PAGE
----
- Creator: Alec Berg and Bill Hader
- Starring: Bill Hader, Sarah Goldberg, Stephen Root, Henry Winkler, Anthony Carrigan
Warning: Reviews of Barry season 4 will include spoilers
We finally have some answers to the cliffhanger at the end of last week’s episode and, in true Barry fashion, they’re depressing. The look ahead at Barry and Sally’s life on the lam was not a dream sequence or a hallucination, but in fact very real. It’s a bold move for any show to pull off a time jump, and even more bold for Barry to do so halfway through its final season. The implications are monumental of course, and the rest of the season will no doubt deal with each character’s legacy. How have they changed in the past 8 years, or how much have they stayed the same?
Understandably, this week’s episode focuses almost exclusively on Barry and Sally. Or rather Clark and Emily, who now reside in the middle of nowhere and have an 8-year old son named John (Zachary Golinger). In theory, it’s a perfect way for Sally’s Hollywood journey to end: the ultimate Method acting performance, where she has to be a completely different person (southern accent and all) whenever she’s in public.
In reality, it seems that Sally’s never been more miserable. She’s a waitress at a hole in the wall diner and is sexually harassed by the line cook. Their son John certainly complicates things even further, though Sally isn’t exactly bursting with motherly affection towards him. And to add insult to injury, Natalie’s (D’Arcy Carden) sitcom “Just Desserts” – which has defined a generation and was quoted by the President during the State of the Union, no less – is coming to an end. She sees everything that could have and should have been hers, and she resents Barry for it all. I know I’ve been a broken record about it, but it never ceases to amaze me how good Sarah Goldberg is on this show. Her seduction/confrontation with the dopey line cook was a season highlight.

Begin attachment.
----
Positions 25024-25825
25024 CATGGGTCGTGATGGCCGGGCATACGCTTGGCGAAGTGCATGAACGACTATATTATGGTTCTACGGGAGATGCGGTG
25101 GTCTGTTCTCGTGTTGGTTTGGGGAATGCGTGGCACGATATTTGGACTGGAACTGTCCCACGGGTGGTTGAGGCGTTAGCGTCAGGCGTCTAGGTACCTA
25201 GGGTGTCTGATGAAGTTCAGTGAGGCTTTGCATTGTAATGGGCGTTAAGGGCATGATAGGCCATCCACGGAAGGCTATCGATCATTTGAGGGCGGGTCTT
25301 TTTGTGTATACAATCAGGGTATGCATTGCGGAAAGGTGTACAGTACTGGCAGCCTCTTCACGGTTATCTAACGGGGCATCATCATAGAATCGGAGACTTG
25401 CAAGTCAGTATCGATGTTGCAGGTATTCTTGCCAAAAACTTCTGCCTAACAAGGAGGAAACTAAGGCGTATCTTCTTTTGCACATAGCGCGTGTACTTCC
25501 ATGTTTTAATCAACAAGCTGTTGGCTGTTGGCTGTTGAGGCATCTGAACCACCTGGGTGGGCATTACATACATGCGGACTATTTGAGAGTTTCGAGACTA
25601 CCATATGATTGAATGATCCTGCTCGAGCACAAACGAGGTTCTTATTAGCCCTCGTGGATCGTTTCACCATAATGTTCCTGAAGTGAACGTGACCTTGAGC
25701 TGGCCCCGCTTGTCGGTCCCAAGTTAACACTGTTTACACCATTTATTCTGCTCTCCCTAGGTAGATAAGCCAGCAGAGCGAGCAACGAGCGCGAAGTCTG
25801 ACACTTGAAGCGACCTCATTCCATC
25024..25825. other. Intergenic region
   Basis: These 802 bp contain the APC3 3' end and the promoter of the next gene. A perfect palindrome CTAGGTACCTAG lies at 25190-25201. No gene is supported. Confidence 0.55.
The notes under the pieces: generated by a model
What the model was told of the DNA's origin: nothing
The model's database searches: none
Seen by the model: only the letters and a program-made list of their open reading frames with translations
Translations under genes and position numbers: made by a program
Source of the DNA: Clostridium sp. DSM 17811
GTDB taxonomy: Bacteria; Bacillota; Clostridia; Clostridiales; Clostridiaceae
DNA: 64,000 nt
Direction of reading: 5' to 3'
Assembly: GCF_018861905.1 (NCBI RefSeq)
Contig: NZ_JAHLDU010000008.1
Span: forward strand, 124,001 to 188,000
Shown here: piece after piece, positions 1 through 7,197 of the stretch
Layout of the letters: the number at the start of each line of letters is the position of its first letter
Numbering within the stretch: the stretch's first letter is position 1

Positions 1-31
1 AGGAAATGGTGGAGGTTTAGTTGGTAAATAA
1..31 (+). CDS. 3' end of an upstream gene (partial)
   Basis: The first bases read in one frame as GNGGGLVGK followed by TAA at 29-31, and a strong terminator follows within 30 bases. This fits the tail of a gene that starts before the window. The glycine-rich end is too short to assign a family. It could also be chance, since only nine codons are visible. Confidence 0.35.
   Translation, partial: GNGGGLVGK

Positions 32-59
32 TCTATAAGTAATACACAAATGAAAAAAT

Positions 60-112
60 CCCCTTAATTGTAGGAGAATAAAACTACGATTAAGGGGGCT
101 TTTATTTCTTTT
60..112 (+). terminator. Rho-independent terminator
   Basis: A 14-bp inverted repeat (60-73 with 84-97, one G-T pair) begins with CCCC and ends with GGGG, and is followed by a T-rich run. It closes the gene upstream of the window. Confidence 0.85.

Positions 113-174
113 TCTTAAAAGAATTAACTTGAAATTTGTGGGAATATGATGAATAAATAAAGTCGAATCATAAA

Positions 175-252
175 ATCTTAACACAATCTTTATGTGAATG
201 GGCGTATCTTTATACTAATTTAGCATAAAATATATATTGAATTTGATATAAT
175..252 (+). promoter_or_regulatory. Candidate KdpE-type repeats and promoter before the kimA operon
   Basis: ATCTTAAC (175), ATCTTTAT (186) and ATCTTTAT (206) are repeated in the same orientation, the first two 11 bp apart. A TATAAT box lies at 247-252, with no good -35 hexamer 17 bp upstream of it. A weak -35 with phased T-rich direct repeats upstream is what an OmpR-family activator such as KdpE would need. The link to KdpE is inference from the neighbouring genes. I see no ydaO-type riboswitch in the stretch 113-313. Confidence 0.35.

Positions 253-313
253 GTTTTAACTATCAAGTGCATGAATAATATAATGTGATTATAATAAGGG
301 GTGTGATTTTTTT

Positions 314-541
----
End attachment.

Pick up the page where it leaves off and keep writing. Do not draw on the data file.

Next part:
Barry takes to their new situation like a fish in water, though he’s used to starting over in life. He’s perfectly content to home-school John and learn everything he can about Abe Lincoln. He’s more than thorough about keeping his family hidden from the world, including virtual church service, Amazon deliveries galore, and more. When John expresses even a passing interest in baseball, he immediately discourages the idea, with one of the show’s best and darkest bits of humor. But, as Barry knows all too well, the past never stays hidden for long, and when Gene emerges from his own 8 year hiatus, it awakens his seemingly forgotten rage.
I’m honestly amazed that it would take Hollywood 8 years to make a film about Barry Berkman, but I’m not surprised at all that Gene would take it as an opportunity for himself. Every moment away from Barry and Sally in tricky legacies was hysterical, from the fake billboards (they’re now on Megagirls 4, and there’s a sitcom starring someone simply named @Taylor) to Gene asking to speak to “whoever is in charge of Warner Bros.” I don’t think it’s likely, but I’d love nothing more than to get a similar episode devoted just to whatever Gene’s been up to in the past 8 years.
For all its darkness, tricky legacies is a sharply observed half hour centered on its two most important characters. For as much as Barry is a show about hidden identities and running from the past, it’s also a show about the people that shape us into the people we’ve become. Barry’s had two surrogate fathers in his life, one who embraced his darker tendencies and one who saw his greater potential. Now that Barry’s a parent himself, and his (most recent) old life has resurfaced, how will he be able to balance the two? If it’s anything like the life he just ran away from, it won’t come easily.
Barry will air new episodes on HBO Sundays at 10pm